[pid  2249] fstat64(1, {st_mode=S_IFREG|0444, st_size=29, ...}) = 0
[pid  2249] mmap2(NULL, 4096, PROT_READ|PROT_WRITE, MAP_PRIVATE|MAP_ANONYMOUS, -1, 0) = 0x76f88000
   # the file foo contains the output of 'date'
[pid  2249] read(1, "Tue Mar 12 16:26:48 UTC 2019\n", 4096) = 29
[pid  2249] read(1, "", 4096)           = 0
   # send the contents of the file ..
[pid  2249] send(0, "\0\3\0\1Tue Mar 12 16:26:48 UTC 2019"..., 33, 0) = 33
[pid  2249] poll([{fd=0, events=POLLIN}], 1, 1000) = 1 ([{fd=0, revents=POLLERR}])
   # here's the key error - E(rror) HOST UNREACH(able)
[pid  2249] recv(0, 0x9690b0, 516, 0)   = -1 EHOSTUNREACH (No route to host)
   # also a bit weird; I think this is error logging
   # perhaps file handles are used to control the volume on debugging.
[pid  2249] write(2, "fatal: ", 7)      = -1 EBADF (Bad file descriptor)
[pid  2249] write(2, "recvfrom_flags_with_timeout: rec"..., 54) = -1 EBADF (Bad file descriptor)
[pid  2249] fstat64(1, {st_mode=S_IFREG|0444, st_size=29, ...}) = 0
[pid  2249] mmap2(NULL, 4096, PROT_READ|PROT_WRITE, MAP_PRIVATE|MAP_ANONYMOUS, -1, 0) = 0x76f87000
[pid  2249] write(1, "\n", 1)           = -1 EBADF (Bad file descriptor)
[pid  2249] exit_group(1)               = ?
[pid  2249] +++ exited with 1 +++

Not a problem reading the file.

It reads the file, tries to pass the data to the client, loses the client.

A network issue.

firewalld on the client

Process of elimination.

I don’t know tftp that well, but I do know that FTP traffic is a bit odd and involves two sessions, and firewalls have to cope with that.

Here we have a hand off between daemons on the server side, perhaps there’s some oddness with ports, and the *client* firewall has to keep track of it. Otherwise, you’ve got incoming data from an unexpected source.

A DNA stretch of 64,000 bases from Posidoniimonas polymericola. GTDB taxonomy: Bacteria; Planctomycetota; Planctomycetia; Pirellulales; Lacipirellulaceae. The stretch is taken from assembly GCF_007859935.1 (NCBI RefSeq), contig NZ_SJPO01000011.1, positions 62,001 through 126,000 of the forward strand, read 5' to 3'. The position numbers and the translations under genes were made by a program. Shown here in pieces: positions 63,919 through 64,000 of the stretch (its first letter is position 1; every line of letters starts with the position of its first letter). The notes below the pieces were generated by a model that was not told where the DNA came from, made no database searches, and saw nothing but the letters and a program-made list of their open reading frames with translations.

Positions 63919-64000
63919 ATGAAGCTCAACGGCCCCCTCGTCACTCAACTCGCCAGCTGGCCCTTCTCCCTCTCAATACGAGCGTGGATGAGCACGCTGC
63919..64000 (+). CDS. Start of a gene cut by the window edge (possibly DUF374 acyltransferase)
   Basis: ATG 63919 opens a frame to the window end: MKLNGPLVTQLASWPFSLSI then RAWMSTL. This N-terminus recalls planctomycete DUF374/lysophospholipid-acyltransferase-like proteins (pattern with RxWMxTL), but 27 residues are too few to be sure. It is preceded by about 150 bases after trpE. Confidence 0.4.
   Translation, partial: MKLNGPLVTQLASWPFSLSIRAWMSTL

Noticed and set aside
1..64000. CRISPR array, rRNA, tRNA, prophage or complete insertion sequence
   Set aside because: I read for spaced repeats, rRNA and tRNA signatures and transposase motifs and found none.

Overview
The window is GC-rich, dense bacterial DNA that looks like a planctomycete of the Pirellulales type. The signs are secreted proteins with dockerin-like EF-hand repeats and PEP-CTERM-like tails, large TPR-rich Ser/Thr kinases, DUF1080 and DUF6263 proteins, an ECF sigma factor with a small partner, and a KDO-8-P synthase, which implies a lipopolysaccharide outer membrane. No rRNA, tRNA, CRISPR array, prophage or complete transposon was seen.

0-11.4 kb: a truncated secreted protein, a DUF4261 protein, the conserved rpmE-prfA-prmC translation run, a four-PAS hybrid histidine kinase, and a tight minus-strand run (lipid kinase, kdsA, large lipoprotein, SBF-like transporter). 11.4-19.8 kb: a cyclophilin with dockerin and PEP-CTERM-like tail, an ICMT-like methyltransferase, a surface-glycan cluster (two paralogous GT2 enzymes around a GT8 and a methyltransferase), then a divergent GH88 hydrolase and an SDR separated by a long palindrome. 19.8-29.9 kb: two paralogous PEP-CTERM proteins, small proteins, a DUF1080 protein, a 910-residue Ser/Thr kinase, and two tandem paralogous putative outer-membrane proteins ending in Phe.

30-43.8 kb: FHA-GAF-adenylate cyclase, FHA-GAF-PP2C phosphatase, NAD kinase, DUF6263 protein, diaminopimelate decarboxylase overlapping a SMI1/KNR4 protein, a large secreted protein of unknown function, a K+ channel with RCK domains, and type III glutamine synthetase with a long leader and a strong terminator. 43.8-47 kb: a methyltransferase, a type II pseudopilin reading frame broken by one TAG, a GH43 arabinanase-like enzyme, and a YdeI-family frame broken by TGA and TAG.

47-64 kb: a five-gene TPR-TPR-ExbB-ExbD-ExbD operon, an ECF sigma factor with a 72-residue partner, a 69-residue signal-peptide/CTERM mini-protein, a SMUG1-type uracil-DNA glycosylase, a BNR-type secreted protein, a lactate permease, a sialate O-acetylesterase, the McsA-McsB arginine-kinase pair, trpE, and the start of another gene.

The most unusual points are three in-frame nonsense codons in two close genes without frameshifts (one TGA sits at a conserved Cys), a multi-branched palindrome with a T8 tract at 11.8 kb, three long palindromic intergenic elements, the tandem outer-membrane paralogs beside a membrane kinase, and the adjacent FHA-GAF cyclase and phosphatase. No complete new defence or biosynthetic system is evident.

Of course, you don’t usually run the TFTP client – that’s a Cisco device or appliance doing a backup, or it’s your PXE client.  It just works, right?

So client side:

$ sudo systemctl stop firewalld 
[sudo] password for ben: 
$ sudo systemctl status firewalld 
● firewalld.service - firewalld - dynamic firewall daemon
   Loaded: loaded (/usr/lib/systemd/system/firewalld.service; enabled; vendor preset: enabled)
   Active: inactive (dead) since Tue 2019-03-12 20:19:32 GMT; 6s ago
     Docs: man:firewalld(1)
$ tftp -4 -v -c get foo
Connected to (, port 69
getting from to foo [netascii]
Received 29 bytes in 0.1 seconds [1854 bit/s]

# server side

in.tftpd[2724]: RRQ from filename foo
in.tftpd[2724]: Client finished foo

# client side

$ sudo systemctl start firewalld 
$ tftp -4 -v -c get foo
Connected to (, port 69
getting from to foo [netascii]
Received 29 bytes in 0.1 seconds [2203 bit/s]

Some caviats

  • YMMV.  When I restarted firewalld, a bunch of noise was generated by the service along the following lines. Not sure whether TFTP should still have been working.
firewalld[28663]: WARNING: COMMAND_FAILED: '/usr/sbin/iptables -w2 -w --table mangle 
--delete POSTROUTING --out-interface virbr0 --protocol udp --destination-port 68 
--jump CHECKSUM --checksum-fill' failed: iptables: No chain/target/match by that name.
  • I rebooted and the problem came back.  I had assumed the ‘fix’ was in the tftp package, but the firewalld reload was not.  Not so.
  • Post reboot, stopping firewalld fixed it again, starting it broke it again, unlike before.

So, in other words, the fix may not be a restart.  The fix maybe to stop firewalld.   Assuming anyone else has this issue, and it’s not just a fault in the machine I’m sat in front of.

Oooh, nice one systemd.

In the process, I tried to eliminate xinetd.

I started up the tftp socket:

● tftp.socket - Tftp Server Activation Socket
   Loaded: loaded (/usr/lib/systemd/system/tftp.socket; disabled; vendor preset: disabled)
   Active: active (listening) since Tue 2019-03-12 17:03:11 UTC; 3h 16min ago
   Listen: [::]:69 (Datagram)

And the really cool thing about that is that it works just like xinetd. tftpd.service is still disabled, but this acts as a listener, and starts that service when a connection arrives.  You then have to supply modifications to the tftpd.service definition to change its parameters.  It does NOT use the xinetd configuration file.

Do NOT edit /usr/lib/systemd/system/xinetd.service. There’s a number of ways to effect changes to systemd unit files, at some point I’ll blog about them, maybe.

Ideally I’d now go and switch out xinetd for this, but I think I’ll cut my losses. The build server was an enabler for other stuff, not an end in itself!!